In this paper I propose to continue the analysis of the appeal to authority (argumentum ad verecundiam) begun at the last OSSA conference. I proceed by examining the well-documented use of the appeal made by the ancient Roman advocate, Cicero. The fact that Cicero expressed his opinion was expectably sufficient to give his auditors--responsible citizens all--reason to do as he desired. But why? The resolution of this puzzle points to a strong sense in which arguments can be called rhetorical , for the rational force of Cicero's authority depends necessarily on what he says.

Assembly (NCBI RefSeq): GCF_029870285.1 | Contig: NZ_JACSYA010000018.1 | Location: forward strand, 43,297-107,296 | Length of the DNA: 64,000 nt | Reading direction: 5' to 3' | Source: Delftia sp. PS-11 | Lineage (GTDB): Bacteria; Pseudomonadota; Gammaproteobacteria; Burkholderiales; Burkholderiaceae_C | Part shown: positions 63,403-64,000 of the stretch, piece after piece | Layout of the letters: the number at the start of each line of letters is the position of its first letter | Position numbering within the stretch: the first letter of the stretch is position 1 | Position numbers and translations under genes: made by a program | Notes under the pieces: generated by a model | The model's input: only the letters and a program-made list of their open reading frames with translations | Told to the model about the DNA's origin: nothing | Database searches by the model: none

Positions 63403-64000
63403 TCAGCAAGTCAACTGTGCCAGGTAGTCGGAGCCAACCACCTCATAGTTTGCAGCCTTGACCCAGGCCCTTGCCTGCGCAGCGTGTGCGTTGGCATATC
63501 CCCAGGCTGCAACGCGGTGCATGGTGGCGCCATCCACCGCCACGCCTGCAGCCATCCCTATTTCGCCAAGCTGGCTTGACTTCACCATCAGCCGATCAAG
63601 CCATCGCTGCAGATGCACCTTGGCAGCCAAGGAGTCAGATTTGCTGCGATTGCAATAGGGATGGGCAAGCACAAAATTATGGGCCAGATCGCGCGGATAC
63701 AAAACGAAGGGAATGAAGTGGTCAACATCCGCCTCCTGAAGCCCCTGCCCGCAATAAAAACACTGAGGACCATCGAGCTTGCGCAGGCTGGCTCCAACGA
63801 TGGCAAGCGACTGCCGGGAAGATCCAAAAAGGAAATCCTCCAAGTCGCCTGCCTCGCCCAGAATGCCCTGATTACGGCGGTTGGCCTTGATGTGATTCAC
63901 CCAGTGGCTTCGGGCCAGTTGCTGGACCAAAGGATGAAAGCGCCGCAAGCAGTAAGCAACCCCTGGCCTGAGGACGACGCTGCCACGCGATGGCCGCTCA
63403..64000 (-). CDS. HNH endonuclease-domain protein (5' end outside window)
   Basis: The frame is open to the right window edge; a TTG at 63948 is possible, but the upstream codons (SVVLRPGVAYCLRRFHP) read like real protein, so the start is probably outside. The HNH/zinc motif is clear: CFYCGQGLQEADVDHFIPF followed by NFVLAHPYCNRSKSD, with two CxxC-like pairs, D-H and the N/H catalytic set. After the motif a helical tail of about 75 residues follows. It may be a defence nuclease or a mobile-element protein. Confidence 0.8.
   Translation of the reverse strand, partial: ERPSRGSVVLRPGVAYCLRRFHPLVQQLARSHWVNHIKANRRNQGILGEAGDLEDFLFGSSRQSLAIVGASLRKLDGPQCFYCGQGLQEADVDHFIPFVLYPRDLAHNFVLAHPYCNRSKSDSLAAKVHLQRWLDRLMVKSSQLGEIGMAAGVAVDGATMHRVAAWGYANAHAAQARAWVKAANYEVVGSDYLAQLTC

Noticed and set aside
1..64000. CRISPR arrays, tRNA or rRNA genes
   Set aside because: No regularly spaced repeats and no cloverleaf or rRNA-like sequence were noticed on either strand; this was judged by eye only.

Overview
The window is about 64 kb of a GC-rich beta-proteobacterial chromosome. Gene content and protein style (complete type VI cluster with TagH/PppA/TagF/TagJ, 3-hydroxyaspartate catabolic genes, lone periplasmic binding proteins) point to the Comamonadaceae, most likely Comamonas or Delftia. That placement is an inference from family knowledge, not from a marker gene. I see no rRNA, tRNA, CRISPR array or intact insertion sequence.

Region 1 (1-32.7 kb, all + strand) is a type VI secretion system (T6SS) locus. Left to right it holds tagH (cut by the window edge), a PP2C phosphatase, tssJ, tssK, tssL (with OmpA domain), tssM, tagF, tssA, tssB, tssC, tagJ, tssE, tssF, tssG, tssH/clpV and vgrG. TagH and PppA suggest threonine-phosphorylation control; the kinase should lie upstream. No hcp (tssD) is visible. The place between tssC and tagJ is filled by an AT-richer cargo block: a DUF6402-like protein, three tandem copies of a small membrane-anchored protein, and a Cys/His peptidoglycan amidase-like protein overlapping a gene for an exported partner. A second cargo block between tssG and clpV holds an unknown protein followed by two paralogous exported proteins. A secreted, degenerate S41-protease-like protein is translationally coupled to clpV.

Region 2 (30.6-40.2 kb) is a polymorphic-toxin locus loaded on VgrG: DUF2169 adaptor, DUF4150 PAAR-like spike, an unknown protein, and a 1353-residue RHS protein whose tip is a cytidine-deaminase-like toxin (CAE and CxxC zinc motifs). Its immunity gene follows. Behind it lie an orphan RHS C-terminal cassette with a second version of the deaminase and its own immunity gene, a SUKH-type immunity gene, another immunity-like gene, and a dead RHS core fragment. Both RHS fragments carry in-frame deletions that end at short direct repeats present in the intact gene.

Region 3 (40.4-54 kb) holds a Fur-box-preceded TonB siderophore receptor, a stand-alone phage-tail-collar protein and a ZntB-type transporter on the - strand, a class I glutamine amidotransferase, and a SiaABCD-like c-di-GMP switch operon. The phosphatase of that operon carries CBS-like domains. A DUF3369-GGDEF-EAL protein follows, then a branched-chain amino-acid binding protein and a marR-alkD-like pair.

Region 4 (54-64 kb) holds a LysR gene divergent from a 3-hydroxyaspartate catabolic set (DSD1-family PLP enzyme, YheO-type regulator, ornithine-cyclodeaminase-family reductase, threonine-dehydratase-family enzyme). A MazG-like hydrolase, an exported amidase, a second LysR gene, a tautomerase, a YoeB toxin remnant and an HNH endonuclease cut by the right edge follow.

Available at: http://works.bepress.com/jeangoodwin/15/